“Never let a client treat your employees badly and if such incident does occur fire the client immediately. It is of most importance that the clients you work with have cultures that naturally sync with yours. A sale is never worth the mistreatment of your employees.”
Creating a Word or PowerPoint Culture reference material and distributing to employees on on-boarding day and briefly talking about it in your Monday morning meeting because you feel your employees are not “getting it” is not going to drive any significant results. Human Resources is not the captain when it comes to engaging employees in the company’s culture. Culture is top management responsibility.
Effective leaders are known to practice and support their culture on a daily basis. They integrate visual controls and visual KPI Metrics so that quality, productivity, cost goals and objectives are visibly clear. To quote Dwight Eisenhower, “They never listen to what I said; they always watch what I do.”
For example, if a Procurement Manager sees the CEO ignoring client calls when the culture document states, “Serve the Client”, it would now seem that the culture document is void because the CEO is not practicing it. The Procurement Manager now thinks its okay to ignore vendors/clients because the CEO does.
Leaders should engage with their employees everyday instead of only appearing when there is a problem. By actively participating in all the departments of the company and listening to employees, leaders can use the Voice of the Employee to identify bottlenecks and improve overall employee satisfaction. They also include all employees in the decision-making process by making strategic plans visual and accessible to all employees; and ensure their actions correspond with the company’s written vision and mission statements.
The fault lies with leadership when the employee does not know what she/he is supposed to do, does not know what is expected of them, has no means to assess if the work is being doing properly, nor has the authority or means to correct the process when something is wrong. Effective leaders know the importance of translating the vision and mission of the company into daily activities. They set realistic goals for their employees and provide timely rewards to those who meet them. And offer educational and training opportunities to enhance their employees’ capabilities.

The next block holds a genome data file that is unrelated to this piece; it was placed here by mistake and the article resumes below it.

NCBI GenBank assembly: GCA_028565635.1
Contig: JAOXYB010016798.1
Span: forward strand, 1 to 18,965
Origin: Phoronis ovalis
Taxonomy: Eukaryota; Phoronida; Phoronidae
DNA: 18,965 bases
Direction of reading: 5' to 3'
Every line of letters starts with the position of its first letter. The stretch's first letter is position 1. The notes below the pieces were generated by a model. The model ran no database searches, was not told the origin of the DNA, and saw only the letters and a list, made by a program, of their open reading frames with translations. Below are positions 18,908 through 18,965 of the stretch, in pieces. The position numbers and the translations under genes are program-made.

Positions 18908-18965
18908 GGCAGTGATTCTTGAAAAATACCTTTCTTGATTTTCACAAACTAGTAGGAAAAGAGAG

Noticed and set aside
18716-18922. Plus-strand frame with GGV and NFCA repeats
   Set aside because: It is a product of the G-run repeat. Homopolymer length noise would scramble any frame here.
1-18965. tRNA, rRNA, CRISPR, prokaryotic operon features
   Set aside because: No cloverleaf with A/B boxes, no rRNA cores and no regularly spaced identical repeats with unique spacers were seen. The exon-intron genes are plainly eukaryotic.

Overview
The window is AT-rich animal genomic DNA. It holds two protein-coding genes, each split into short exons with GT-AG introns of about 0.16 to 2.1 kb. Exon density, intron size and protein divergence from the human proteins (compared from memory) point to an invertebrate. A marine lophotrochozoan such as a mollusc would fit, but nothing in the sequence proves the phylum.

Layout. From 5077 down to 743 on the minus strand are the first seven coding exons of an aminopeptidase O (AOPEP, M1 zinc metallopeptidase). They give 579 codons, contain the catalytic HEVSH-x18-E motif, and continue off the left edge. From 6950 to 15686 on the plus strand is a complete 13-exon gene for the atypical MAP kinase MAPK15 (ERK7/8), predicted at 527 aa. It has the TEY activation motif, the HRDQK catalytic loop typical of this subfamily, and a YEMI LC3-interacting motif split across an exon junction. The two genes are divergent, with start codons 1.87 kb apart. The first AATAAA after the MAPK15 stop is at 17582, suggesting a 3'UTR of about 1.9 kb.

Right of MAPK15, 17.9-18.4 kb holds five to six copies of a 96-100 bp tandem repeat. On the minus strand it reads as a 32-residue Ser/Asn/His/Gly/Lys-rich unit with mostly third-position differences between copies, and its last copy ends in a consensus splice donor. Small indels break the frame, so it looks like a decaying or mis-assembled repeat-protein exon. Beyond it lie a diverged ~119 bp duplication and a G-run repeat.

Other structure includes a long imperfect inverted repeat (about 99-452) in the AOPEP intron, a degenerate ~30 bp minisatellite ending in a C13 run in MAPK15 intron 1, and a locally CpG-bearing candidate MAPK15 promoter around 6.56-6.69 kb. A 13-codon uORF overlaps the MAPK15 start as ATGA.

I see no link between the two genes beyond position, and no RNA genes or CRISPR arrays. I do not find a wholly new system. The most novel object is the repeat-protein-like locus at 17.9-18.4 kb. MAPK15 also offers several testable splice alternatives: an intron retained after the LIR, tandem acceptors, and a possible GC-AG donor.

Great employees want to be challenged and learn new things. To increase employee retention and overall workplace satisfaction rates Human Resources must stay abreast of individual skills, learning capabilities, and industry skill trends.
They should also encourage Managers/Supervisors to offer opportunities that allow employees to further enhance their skills, learn valuable new skills, or pursue interests. In house educational programs and ability to attend related conferences and workshops are a great way to build employee confidence and skills. Human Resources should also check in quarterly with employees to see how they are doing and gain insights into their goals, concerns, workplace bottlenecks, et cetera. This information can be used to match critical variables with other employee data for the purpose of optimizing your Talent Management processes.
By utilizing the Voice of the Employee, Human Resources and Managers should collaborate in surveying and sharing employee information for the purpose of creating in-house educational programs that will enhance employee skills.
Employers that encourage an evergreen learning culture reap the following benefits:
- Increased overall employee satisfaction
- See improved productivity
- Reduced process cycle times
- Improved client satisfaction
- Greater profits
By actively integrating learning opportunities at the workplace employers will not only enhance employee productivity but also yield greater profits. It pays to invest in your employees!